Could a cave in a small village in central Kenya be the site of buried treasure? A rumor of riches, left behind by colonialists, has some residents dreaming of wealth, while others see it as a dangerous hoax. VOA's Gabe Joselow has the story.
Video

Video Iran's Rouhani Skeptical on Syria Strikes

Iranian President Hassan Rouhani expressed skepticism Friday that U.S.-led airstrikes in Iraq and Syria could crush Islamic State militants. From New York, VOA’s Margaret Besheer reports the president was also hopeful that questions about Iran’s nuclear program could be resolved soon.
Video

Video US House Speaker: Congress Should Debate Authorization Against IS

As wave after wave of U.S. airstrikes target Islamic State militants, the speaker of the Republican-controlled House of Representatives says he would be willing to call Congress back into session to debate a formal, broad authorization for the use of military force. VOA’s Michael Bowman reports from Washington, where legislators left town 10 days ago for a seven-week recess.
Video

Video Ebola Patients Find No Treatment at Sierra Leone Holding Center

At a holding facility in Makeni, central Sierra Leone, dozens of sick people sit on the floor in an empty university building. They wait in filthy conditions. It's a 16-hour drive by ambulance to Kailahun Ebola treatment center. Adam Bailes was there and reports on what he says are some of the worst situations he has seen since the beginning of this Ebola outbreak. And he says it appears case numbers may already be far worse than authorities acknowledge.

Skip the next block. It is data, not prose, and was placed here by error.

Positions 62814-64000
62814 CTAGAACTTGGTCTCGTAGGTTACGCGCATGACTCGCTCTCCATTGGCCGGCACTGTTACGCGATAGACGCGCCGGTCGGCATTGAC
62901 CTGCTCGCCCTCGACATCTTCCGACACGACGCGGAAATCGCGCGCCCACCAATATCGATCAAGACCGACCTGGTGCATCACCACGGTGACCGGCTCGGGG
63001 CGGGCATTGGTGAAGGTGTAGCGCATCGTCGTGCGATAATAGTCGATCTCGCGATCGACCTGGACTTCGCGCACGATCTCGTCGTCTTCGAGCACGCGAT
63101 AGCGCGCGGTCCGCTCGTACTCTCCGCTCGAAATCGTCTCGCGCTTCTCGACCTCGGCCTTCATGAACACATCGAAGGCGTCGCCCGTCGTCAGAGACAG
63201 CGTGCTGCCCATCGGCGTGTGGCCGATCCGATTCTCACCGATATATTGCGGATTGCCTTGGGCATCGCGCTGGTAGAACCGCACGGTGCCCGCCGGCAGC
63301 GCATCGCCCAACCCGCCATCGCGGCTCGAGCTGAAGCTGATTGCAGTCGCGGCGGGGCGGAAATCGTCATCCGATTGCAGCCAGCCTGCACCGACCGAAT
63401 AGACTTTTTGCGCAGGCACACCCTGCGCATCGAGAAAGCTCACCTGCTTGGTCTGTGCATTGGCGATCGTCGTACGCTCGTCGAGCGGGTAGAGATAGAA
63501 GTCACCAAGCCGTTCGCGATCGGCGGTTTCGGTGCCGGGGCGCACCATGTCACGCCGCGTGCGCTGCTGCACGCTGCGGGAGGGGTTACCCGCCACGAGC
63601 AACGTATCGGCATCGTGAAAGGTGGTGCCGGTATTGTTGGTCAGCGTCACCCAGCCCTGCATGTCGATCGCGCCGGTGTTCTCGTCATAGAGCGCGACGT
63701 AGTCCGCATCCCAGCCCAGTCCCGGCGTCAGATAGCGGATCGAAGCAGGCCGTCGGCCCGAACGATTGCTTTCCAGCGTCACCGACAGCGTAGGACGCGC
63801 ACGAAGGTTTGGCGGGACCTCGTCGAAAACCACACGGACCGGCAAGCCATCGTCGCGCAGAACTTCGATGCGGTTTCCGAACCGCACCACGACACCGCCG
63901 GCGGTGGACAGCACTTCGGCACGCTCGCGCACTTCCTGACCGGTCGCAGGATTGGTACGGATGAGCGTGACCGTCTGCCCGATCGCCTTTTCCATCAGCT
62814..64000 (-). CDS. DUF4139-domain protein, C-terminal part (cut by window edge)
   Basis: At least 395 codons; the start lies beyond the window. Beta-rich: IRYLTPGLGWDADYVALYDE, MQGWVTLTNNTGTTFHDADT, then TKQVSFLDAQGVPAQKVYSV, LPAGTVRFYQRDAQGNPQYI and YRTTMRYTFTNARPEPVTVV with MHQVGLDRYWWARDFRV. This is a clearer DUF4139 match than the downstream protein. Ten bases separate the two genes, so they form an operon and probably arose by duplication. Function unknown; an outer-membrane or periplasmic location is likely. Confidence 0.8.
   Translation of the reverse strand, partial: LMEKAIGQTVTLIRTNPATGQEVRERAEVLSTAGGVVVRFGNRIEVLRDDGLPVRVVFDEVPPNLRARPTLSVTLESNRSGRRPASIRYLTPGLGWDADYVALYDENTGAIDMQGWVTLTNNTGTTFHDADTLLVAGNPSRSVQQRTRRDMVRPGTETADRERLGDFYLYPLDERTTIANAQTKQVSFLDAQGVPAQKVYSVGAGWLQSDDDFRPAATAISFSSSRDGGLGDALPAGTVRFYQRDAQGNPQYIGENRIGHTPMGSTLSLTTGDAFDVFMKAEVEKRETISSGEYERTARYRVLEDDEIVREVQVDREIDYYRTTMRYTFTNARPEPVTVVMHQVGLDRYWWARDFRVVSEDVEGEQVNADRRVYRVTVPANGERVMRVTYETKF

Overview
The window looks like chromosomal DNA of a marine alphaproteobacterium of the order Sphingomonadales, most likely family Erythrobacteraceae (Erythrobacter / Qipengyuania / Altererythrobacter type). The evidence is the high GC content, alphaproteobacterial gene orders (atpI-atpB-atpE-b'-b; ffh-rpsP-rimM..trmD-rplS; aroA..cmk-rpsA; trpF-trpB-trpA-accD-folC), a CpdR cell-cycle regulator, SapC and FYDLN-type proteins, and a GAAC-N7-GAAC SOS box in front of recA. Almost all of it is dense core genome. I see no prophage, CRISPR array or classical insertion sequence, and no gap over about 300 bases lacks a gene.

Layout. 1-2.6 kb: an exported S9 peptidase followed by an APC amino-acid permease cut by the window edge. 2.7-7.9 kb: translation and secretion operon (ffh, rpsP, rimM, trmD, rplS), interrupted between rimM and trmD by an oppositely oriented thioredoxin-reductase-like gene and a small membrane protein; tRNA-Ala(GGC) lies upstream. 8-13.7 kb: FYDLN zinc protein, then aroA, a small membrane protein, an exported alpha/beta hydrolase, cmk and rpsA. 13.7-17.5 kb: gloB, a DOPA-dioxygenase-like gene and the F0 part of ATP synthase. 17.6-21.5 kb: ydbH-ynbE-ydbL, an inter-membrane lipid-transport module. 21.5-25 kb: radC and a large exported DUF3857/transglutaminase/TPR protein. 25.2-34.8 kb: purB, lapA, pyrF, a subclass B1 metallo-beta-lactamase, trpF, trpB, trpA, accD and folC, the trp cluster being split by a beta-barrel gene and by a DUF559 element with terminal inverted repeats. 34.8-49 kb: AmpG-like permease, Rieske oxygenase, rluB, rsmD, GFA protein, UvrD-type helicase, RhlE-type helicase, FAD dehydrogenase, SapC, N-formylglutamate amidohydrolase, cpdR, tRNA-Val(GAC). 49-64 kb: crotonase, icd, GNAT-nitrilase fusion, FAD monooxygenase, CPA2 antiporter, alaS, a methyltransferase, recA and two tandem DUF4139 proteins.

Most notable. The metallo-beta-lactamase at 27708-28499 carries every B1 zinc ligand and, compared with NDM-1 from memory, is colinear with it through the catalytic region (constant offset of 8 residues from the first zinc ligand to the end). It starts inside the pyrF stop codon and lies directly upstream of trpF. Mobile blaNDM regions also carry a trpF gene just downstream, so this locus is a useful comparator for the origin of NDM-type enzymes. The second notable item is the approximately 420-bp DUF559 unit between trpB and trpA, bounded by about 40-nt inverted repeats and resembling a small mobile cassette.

Video

Video Identifying Bodies Found in Texas Border Region

Thousands of immigrants have died after crossing the border from Mexico into remote areas of the southwestern United States in recent years. Local officials in south Texas alone have found hundreds of unidentified bodies and buried them in mass graves in local cemeteries. Now an anthropologist and her students at Baylor University have been exhuming bodies and looking for clues to identify them. VOA’s Greg Flakus has more from Waco, Texas.
Video

Video Ebola Robs Liberians of Chance to Say Good-Bye to Loved Ones

In Liberia, where Ebola has killed more than 1,500 people, authorities have worked hard to convince people to allow specialized burial teams to take away dead bodies. But these safety measures, while necessary, make it hard for people to say good bye to their loved ones. VOA's Anne Look reports on the tragedy from Liberia.
Colonel Steve ‘Spiros’ Pisanos left Greece and came to the U.S. to learn to fly. He flew fighters for the Allies in World War II, narrowly escaping death multiple times.Colonel Steve ‘Spiros’ Pisanos left Greece and came to the U.S. to learn to fly. He flew fighters for the Allies in World War II, narrowly escaping death multiple times.

AppleAndroid